On the other hand, if one of the parties wishes to establish a public precedent to dissuade other parties from engaging in similar conduct, the confidential nature of arbitration and mediation may make these options less desirable. In certain cases, it may be more effective to take the case to the public and seek the support of public organizations or nongovernmental organizations. A degree of publicity may at times assist in negotiating a settlement.11 For disputes involving issues of broad public concern, which is often the case in health and agriculture, it may be inappropriate to keep the existence of the dispute, and its outcome, confidential. When appropriate, parties may agree to employ mediation or arbitration to resolve the dispute and consent explicitly to make the process and result public.

5.6 Preserving relationships

As multiparty, complex IP relationships become more common, partnerships between actors in government, academia, and industry in developing and developed countries occur regularly and, frequently, expand beyond a single short-term transaction. The multiparty nature of such relationships exacerbates the complexity of dispute resolution. When disputes arise out of these relationships, a party’s desire to resolve the immediate dispute should not eclipse safeguarding the relationship.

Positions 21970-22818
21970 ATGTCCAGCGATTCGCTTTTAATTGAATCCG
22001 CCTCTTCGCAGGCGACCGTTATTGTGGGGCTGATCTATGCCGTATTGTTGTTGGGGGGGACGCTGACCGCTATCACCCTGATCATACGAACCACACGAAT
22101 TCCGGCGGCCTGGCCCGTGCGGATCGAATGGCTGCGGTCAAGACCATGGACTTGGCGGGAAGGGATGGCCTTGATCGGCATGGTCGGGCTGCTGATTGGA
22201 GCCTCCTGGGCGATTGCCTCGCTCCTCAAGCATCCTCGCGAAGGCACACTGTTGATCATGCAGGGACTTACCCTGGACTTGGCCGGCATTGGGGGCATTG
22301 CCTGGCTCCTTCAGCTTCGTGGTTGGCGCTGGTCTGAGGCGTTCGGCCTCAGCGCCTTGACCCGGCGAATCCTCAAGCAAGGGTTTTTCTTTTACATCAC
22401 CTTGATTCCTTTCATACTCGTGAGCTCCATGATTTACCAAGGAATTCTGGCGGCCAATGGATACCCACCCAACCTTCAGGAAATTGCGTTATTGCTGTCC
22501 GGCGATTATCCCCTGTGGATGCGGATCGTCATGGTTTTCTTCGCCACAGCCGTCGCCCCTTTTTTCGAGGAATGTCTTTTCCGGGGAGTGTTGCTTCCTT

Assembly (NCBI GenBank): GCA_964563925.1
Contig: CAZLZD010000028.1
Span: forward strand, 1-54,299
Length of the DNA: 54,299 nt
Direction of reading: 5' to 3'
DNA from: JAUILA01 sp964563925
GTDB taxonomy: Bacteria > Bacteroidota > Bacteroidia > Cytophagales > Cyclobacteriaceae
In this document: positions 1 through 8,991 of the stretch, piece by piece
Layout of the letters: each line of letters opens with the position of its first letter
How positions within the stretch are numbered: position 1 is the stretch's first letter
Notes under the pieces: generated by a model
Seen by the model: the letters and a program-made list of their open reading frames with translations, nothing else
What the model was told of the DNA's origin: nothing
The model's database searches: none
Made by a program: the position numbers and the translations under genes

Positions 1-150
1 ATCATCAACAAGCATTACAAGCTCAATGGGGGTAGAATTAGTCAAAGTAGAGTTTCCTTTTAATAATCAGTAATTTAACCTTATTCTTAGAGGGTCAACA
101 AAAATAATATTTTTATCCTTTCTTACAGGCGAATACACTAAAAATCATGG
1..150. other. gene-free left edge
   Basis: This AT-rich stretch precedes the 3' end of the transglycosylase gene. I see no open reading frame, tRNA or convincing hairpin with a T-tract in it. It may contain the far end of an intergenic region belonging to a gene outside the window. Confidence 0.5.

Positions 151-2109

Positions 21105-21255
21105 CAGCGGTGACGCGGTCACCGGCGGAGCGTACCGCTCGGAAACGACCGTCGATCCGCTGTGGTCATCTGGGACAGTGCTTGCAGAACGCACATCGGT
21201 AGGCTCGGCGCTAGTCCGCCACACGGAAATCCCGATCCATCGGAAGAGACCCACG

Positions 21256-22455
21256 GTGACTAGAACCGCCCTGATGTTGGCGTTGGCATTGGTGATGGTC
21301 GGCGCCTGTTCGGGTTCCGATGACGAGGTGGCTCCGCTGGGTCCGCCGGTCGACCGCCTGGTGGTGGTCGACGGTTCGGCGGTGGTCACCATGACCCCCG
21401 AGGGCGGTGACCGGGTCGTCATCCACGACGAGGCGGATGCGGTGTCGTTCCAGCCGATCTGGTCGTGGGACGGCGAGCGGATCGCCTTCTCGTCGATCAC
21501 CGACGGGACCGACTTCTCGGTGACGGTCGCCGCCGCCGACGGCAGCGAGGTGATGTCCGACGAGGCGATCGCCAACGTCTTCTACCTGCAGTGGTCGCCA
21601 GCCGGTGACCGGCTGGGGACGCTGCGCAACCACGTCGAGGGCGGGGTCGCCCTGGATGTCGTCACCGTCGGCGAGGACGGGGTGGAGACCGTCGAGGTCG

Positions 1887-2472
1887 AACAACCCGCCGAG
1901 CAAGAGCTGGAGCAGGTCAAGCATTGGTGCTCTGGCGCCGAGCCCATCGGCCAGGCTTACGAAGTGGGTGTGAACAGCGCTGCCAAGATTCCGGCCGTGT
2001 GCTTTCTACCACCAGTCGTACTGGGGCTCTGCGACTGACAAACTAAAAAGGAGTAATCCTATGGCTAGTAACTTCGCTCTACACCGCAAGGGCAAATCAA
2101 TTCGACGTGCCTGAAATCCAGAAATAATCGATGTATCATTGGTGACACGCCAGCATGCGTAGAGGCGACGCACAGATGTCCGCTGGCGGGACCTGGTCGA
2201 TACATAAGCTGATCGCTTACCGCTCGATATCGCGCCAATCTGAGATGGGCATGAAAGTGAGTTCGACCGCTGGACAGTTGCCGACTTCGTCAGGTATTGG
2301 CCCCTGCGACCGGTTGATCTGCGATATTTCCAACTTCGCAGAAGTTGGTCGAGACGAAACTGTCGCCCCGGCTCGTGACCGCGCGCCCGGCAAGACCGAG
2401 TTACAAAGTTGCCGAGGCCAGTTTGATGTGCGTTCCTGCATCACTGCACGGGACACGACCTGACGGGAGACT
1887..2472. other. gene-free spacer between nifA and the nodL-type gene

The adversarial nature of litigation often fosters hostility and resentment between the parties, rendering the dispute intractable and potentially destroying a working relationship. On the other hand, the consensual nature of mediation, and to a certain extent arbitration, accommodates a long-term approach. Parties can resolve the dispute at hand and still maintain a working relationship. In this way, antagonism between parties can be mitigated and mutual understanding fostered. This feature of mediation and arbitration may be particularly relevant for entities in developing countries that rely on alliances with foreign enterprises. Developing countries are still dependent on foreign sources for technology, and so there is a marked need to maintain these relationships. Also, a large proportion of innovation occurs in university or government laboratories, after which rights are exploited in collaboration with foreign companies. Foreign IP rights holders will demand a particular level of protection; entities in developing countries, especially those in the public sector, may need to accommodate these demands with national development goals or other vested interests.12

5.7 Arbitration’s finality